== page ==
This conversation was invigorating, like the fresh spring breezes and the sweat I felt as I worked. It cleansed me and planted fresh ideas to explore. I can’t do this conversation full justice here on this blog- I highly recommend listening to it in its entirely and simply seeing how it speaks to you and your experiences.

Reverend angel Kyodo williams is the founder of the Center for Transformative Change in Berkeley, California. She’s the author of Being Black: Zen and the Art of Living With Fearlessness and Grace and Radical Dharma: Talking Race, Love, and Liberation.

Monday, April 23, 2018

In the Garden of Life: Rhizomes

It's finally spring!

Anyone who knows me, knows I love the outdoors. Plants, animals, soils, water, winds, clouds: I love to explore and wonder at things big and small. I love just sitting and taking in all the details that make up an environment.

This week, I came across something that ties that interest with another of my passions: philosophy. 

The idea behind it was not new to me; I’ve been talking about and working with the effects of this idea for quite a long time. It’s just that now I have an official term for it: rhizome theory. Humanity can develop like ginger or irises: horizontally, spreading outward in any number of ways and directions. And like these plants, sections can be cut and moved elsewhere to continue developing in other environments that result in newer evolutions.

I read Mark Gartler’s review of the subject on The Chicago School of Media Theory’s website to gain a better understanding. The rhizome theory was hinted at by Swiss psychiatrist Carl Jung but developed by French philosopher Gilles Deleuze and clinical psychoanalyst FĂ©lix Guattari in the second half of the 20th century. It contrasts with the more traditional Western thought pattern that things (biology, government, art, etc) develop sequentially, in a tree-like format. A tree leads one to visualize 2 options: yes/no, plus/minus, on/off.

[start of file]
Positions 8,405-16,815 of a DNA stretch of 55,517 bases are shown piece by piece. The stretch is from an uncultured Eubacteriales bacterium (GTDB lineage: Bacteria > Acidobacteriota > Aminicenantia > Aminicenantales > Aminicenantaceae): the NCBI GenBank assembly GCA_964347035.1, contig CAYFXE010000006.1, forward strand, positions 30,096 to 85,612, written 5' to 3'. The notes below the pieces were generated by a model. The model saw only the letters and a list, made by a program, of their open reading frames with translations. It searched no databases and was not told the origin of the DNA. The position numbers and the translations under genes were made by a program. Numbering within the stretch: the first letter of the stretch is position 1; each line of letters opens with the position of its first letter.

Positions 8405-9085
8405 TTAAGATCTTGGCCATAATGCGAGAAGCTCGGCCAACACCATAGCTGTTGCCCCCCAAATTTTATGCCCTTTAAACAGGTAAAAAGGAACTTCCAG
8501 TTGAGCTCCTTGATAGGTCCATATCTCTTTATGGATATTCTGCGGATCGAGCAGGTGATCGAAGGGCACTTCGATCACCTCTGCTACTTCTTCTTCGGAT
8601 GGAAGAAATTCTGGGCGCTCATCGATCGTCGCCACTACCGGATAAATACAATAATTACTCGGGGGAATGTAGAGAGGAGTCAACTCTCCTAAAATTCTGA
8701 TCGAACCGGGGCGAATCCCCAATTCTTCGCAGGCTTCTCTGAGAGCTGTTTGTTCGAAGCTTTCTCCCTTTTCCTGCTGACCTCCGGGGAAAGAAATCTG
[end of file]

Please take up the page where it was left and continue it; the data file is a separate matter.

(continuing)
The tree model emphasizes a hierarchy, like a triangle, with only a few things/people on top, and that apex is considered vital to the survival of the whole. 

What if the system is turned on its side? What if ideas/information/power/money/choices are generated by any number of beginnings and shared across groups? An example is the World Wide Web.
Violets spread by rhizomes

“Unlike the tree, whose branches have all grown from a single trunk, the rhizome has no unique source from which all development occurs. The rhizome is both heterogeneous and multiplicitous.” - Mark Gartler

In a totally uninhibited WWW, things flow like rhizomes, but not to the exclusion of trees. Even the web, as Mr. Gartler’s paper notes, is actually structured like a tree: each section of a web address, separated by “/”, is a branch from the previous trunk. When some want to manipulate the web, those individuals are attempting to establish trees, with themselves as the trunk. Trees can be extremely efficient structures. However, if that main trunk’s intentions are tainted by greed or with the intention to manipulate, they will give rise to destructive entities. We’ve already seen that happen with the creation of fake sites and users whose sole purpose is to deceive and influence with no hard facts. In these cases, the scattered nature of rhizomes protects them somewhat from the domination of malicious trees. The rhizome’s weakness? That spreading can choke the ground with too much competition.

My own best experience with rhizome theory comes from a third passion of mine: K-Pop. 

I’ve written before (in Life and Fandom and Change of Pace) about my amazement at the ability of fans to come together in groups to define goals, establish plans and complete projects such as stadium-wide fan posters and light shows. Fans also work around the world to purchase screen time in New York’s Times Square and advertisements on public transit elsewhere. In addition, they coordinate and encourage each other on social media to promote their interests and share information.

Since I’m big into habitats and environments, I’m going to end with this opinion: we need both rhizomes and trees. 

The more diversity a system has, the more capable it is of adapting to changing conditions. A monoculture can be wiped out by a single harmful bug: a tree is done if its trunk is severed and burned. A K-Pop group like BTS is a tree, but its fandom shoots out from its base into a massive rhizome complex.

Both are beautiful in their own unique ways. Both can benefit from one another. Both are susceptible to rot and we need to tend them as we live in our gardens of life.

Thursday, April 12, 2018

Gritty KPop: 4 Things to Like About 5 Groups

Monsta X Facebook

Everyone needs some inspiration to keep them going. While groups like BIGBANG and BTS are still prominent, my Kpop running and workout soundtrack has become heavily weighted over the last 12 months with this roster of artists: